Sunday, 29 March 2009

Wiley Interview with Ras Kwame

Ras Kwame proved the solitary soldier early on Sunday and, with an hour's less sleep, he bossed the airwaves in fair fashion given the circumstances. He probably woke up a little bit more when Wiley decided to turn up out of the blue.

Wiley Interview With Ras Kwame

Listen on iPlayer for better quality sound from about an hour and eight minutes. There's a very brief a capella, a track called Untrustworthy, and another song produced by Y.Wizz.

Given the Sunday surprise, a bit was said about Wiley's unreliability, and how he's "gotta try and get rid of that stigma." The conversation swiftly turned to music proper, and apparently Wiley has made a hit in the "last two days". Tinchy Stryder has confirmed it by lacing the track with his vocals already. Will was listening to it this morning laughing which, as well as being a hilarious image, could mean grime artists in the top 10 (again) sharpish.

I'm not going to comb over everything that was said but Wearing My Rolex, and the consequent stacks of Nike shoe-boxes full of money and a 'See Clear Now' detour, has given him the freedom to make the album the way he wants.

"You can expect to hear an album that I went to studio and enjoyed making number one... basically, I didn't have no-one in my ear, I done what I wanted to do, which I'm happy about. I spent my own money, and I'm happy bruv."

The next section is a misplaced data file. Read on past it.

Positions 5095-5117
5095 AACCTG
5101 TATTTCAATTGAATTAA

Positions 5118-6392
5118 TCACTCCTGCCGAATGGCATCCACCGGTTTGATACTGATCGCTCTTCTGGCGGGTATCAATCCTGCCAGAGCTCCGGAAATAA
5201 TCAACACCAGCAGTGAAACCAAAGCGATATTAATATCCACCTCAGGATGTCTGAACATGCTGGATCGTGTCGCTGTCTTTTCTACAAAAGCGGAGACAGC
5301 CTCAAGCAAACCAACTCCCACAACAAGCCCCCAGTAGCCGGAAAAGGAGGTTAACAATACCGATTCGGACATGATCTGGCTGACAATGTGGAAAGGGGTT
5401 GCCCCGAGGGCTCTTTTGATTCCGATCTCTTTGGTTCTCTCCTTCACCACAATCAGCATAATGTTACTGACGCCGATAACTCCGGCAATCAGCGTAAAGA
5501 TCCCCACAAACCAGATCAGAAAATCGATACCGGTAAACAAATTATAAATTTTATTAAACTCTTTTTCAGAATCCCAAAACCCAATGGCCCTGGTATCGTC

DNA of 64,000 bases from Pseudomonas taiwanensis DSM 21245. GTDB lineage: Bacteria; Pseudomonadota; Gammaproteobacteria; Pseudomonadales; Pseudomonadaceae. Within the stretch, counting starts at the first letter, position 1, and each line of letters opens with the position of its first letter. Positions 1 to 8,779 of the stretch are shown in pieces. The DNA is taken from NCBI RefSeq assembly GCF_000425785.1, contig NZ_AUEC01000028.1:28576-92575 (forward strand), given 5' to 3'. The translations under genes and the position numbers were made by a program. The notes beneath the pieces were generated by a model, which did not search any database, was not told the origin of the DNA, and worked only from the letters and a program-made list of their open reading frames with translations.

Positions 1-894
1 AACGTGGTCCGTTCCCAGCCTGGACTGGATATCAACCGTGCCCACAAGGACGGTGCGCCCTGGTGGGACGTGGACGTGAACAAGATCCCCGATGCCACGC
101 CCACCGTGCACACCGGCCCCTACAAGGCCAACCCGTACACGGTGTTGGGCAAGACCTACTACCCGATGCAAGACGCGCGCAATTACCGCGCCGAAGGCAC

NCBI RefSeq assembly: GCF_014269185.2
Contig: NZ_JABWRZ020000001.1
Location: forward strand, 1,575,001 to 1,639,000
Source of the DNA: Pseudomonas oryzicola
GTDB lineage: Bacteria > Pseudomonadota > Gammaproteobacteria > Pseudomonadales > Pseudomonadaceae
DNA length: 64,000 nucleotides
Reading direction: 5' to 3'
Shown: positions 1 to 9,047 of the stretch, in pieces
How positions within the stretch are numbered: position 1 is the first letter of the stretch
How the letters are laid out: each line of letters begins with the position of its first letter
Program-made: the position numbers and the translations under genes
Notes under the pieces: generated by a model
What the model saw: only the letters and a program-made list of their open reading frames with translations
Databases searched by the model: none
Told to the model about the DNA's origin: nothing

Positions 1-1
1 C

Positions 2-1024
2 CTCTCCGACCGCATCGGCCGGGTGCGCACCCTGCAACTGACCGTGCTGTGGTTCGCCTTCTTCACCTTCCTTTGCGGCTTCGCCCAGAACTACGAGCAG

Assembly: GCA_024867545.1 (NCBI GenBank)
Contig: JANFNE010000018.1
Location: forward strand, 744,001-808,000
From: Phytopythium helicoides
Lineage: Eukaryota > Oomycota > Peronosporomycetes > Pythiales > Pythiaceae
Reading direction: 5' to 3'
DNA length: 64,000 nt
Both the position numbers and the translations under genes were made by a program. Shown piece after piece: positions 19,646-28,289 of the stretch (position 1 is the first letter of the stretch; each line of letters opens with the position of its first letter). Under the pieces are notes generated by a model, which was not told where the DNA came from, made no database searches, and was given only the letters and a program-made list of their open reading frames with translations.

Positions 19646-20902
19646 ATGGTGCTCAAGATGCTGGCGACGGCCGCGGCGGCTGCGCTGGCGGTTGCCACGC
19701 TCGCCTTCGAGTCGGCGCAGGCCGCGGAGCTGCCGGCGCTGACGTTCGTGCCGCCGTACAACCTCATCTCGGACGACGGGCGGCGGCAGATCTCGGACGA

Ghetts said on Logan Sama's show a few weeks back that, wherever Sing 4 Me charted, he still benefited from the experiece, and he'll still be bigger than he would have been before the process.

Wearing My Rolex and Sing 4 Me have had better receptions than Chip Diddy Chip, but charting at Number 21 means Alwayz Recordings have a stash of cash that can be invested in other MCs on its label. Dirtee Stank has wonga after Dance Wiv Me, and the Newham Generals have musical support as well as added financial clout behind them as a result.

Commercial-focused tracks may result in turning the radio down, but it's outweighed by some much-needed cash coming into the scene and hopefully resultant stability from a firmer infrastructure, especially regarding labels.

Still, I wouldn't mind seeing Wiley and Tinchy charting high together. It would be like the good old days. Well a bit different actually. But the mentor and the pupil, originals, penning hits years down the line is special, isn't it?

Wednesday, 25 March 2009

Revolver - Grime's Son Review